Andrea Constand Victim-Impact Statement in Bill Cosby Trial Revealed

Andrea Constand's victim-impact statement was released on Tuesday before Bill Cosby's sentencing [...]

Andrea Constand's victim-impact statement was released on Tuesday before Bill Cosby's sentencing hearing, in which he was sentenced to three to 10 years in prison. In the five-page letter sent to the judge, Constand, the woman who accused Cosby of drugging and raping her in 2004, explained how the attack changed her life.

Ahead of Cosby's sentencing, which is expected to take place Tuesday afternoon, Judge Steven O'Neill ruled that Cosby is a "sexually violent predator." Cosby now must undergo lifetime counseling and report quarterly to authorities. His name will appear on a sex-offender registry. He faces up to 10 years behind bars.

In her statement, Constand began by explaining what she was like before the attack.

"To truly understand the impact that sexual assault has had on my life, you have to understand the person that I was before it happened," she began. "At the time of the assault, I was 30 years old, and a fit, confident athlete. I was strong, and skilled, with great reflexes, agility and speed."

She explained that after playing college basketball and professional basketball in Europe, she became the administrator for the women's basketball team at Temple University in Philadelphia.

"I was at the top of my game," she wrote of the time. "How wrong I was. In fact, nothing could have prepared me for an evening of January 2004, when life as I knew it came to an abrupt halt."

She then described the assault, in which she said Cosby, who was then a mentor and friend, left her "paralyzed and completely helpless" when he knocked her out with pills and violated her. She said she couldn't move her arms or legs, nor could she speak. "I was completely vulnerable, and powerless to protect myself."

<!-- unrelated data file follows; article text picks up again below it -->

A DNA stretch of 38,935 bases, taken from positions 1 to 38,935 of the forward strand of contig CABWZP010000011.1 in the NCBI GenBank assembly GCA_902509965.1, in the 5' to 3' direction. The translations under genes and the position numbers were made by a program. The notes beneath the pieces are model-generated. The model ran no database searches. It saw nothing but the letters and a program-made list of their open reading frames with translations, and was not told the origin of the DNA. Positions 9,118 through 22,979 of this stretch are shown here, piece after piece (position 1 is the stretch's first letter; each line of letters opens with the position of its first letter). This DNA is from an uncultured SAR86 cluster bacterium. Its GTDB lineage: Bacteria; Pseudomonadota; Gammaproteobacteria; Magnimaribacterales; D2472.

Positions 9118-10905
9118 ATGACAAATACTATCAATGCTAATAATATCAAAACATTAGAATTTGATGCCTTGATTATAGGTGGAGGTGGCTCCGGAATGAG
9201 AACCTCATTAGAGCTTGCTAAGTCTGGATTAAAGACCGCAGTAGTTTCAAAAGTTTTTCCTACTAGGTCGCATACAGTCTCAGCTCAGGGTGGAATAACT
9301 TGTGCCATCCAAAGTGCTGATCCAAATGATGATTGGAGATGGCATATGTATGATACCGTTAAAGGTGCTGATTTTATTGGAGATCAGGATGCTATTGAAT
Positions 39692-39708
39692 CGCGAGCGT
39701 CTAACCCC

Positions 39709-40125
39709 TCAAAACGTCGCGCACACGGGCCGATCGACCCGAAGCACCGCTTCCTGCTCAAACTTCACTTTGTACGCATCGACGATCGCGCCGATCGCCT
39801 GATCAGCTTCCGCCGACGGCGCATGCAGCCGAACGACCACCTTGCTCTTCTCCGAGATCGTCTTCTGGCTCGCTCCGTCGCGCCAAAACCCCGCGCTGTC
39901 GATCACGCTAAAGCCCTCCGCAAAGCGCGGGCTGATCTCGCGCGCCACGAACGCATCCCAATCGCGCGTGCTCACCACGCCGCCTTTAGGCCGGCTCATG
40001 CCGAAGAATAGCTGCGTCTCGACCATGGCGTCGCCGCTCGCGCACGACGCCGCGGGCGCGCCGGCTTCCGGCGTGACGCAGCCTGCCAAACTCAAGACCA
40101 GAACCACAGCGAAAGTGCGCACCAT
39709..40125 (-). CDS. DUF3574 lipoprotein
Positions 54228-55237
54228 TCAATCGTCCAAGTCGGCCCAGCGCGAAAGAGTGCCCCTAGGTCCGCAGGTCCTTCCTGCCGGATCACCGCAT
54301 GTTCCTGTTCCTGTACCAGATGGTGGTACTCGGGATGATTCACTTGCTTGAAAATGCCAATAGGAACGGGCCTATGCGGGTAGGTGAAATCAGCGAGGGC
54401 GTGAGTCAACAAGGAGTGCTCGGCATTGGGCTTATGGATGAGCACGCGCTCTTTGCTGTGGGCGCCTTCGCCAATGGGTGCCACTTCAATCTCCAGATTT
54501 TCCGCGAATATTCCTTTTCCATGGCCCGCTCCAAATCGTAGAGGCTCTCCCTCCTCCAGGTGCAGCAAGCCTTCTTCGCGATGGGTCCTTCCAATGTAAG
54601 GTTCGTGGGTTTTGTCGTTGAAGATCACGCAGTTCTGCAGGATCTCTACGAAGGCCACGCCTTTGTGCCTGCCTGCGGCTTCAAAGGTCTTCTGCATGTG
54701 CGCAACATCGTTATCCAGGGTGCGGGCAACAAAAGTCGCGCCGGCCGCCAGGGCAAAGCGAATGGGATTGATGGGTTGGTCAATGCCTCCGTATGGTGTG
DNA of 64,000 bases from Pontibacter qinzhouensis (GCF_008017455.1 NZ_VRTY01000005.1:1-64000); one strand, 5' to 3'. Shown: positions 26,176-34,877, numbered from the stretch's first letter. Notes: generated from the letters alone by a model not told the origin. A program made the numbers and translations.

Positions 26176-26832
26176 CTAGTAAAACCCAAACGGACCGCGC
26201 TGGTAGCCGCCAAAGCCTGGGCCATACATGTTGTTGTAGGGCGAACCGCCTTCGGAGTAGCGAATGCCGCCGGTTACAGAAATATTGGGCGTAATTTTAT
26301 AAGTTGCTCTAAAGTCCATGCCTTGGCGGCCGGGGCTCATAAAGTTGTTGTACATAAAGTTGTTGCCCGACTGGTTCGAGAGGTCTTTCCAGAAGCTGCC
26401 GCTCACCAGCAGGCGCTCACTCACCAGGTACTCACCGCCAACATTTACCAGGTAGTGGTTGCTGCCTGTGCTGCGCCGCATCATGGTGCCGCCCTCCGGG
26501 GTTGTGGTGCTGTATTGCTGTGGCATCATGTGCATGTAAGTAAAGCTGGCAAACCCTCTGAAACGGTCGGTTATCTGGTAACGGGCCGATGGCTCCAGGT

She went on, describing how she coped with the "overwhelming shame" after the attack.

"Self-doubt and confusion kept me from turning to my family or friends as I normally did," she wrote. "I felt completely alone, unable to trust anyone, including myself."

She explained that she still had to interact with Cosby, who was on the board of trustees. When she left her job at Temple, the "pain and anguish came with me."

"I couldn't talk, eat, sleep or socialize. ... I felt more isolated than ever," she wrote, adding that her constant nightmares made her more anxious. "I grew terrified... that the sexual assaults were continuing because I didn't speak out."

When she reported the assault, she wrote, the fear and pain only worsened.

"When the case closed with a settlement, sealed testimony and a non-disclosure agreement, I thought that finally — finally — I could get on with my life, that this awful chapter in my life was over at last. These exact same feeling followed me throughout both criminal trials," she wrote. "The attacks on my character continued, spilling over outside the courtroom steps attempting to discredit me, and cast me in a false light. These character assassinations have caused me to suffer insurmountable stress and anxiety, which I still experience today."

She went on to write that she "had" to testify and that she is "one of the lucky ones."

"Bill Cosby took my beautiful, healthy young spirit and crushed it. He robbed me of my health and vitality, my open nature, and my trust in myself and others," she wrote. "We may never know the full extend of his double life as a sexual predator but his decades-long reign of terror as a serial rapist is over."

Read Constand's full victim impact statement in the Twitter thread below.

Cosby was convicted in April of three counts of aggravated indecent assault on Constand, who testified in both of his criminal trials. Some 60 other women have accused him of a litany of drug-facilitated sexual assaults.